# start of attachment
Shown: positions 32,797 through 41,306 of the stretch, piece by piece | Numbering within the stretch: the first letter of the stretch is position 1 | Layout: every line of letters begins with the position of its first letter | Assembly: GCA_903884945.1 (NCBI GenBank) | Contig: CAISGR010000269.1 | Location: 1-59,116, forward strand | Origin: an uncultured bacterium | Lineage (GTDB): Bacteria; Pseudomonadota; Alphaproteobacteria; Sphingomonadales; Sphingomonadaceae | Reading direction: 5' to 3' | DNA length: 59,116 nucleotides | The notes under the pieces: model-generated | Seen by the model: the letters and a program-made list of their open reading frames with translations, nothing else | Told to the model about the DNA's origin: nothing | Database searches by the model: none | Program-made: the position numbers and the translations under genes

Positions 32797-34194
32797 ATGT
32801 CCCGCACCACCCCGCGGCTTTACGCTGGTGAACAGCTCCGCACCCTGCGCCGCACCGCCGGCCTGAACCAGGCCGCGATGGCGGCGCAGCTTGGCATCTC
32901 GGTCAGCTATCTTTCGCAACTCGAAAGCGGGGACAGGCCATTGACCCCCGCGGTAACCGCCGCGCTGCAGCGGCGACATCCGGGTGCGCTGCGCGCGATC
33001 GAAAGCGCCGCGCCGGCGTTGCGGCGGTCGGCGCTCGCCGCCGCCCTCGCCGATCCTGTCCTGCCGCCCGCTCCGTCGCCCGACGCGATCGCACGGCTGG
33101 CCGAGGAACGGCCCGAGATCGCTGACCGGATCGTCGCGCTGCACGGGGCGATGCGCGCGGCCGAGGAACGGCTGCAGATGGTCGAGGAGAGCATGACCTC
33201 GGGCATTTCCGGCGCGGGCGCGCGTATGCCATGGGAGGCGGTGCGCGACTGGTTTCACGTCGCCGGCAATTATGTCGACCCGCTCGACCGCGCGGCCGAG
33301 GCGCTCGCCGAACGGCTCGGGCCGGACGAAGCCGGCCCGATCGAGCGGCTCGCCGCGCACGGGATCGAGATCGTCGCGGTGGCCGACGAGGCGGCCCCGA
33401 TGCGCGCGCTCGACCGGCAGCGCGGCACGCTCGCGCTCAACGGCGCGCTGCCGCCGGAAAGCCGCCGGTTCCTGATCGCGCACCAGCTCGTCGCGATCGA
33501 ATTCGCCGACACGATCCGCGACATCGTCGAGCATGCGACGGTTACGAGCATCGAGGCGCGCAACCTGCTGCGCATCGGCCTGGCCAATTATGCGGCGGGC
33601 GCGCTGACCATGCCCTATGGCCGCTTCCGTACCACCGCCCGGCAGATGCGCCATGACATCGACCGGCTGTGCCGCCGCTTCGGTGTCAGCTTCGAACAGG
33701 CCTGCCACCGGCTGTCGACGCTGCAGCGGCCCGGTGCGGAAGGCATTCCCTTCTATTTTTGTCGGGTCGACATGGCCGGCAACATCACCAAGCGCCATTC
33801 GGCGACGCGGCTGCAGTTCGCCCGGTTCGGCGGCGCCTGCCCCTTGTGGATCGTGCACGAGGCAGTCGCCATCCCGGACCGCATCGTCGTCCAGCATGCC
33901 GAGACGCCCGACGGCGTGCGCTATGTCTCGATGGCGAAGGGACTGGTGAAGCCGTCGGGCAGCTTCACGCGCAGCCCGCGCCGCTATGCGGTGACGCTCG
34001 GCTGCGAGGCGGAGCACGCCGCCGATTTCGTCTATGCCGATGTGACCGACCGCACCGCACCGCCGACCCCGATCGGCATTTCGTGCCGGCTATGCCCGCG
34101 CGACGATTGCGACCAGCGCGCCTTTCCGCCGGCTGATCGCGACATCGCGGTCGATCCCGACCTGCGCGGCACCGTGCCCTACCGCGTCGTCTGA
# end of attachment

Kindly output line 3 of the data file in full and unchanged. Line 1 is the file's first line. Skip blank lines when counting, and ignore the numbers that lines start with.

32797 ATGT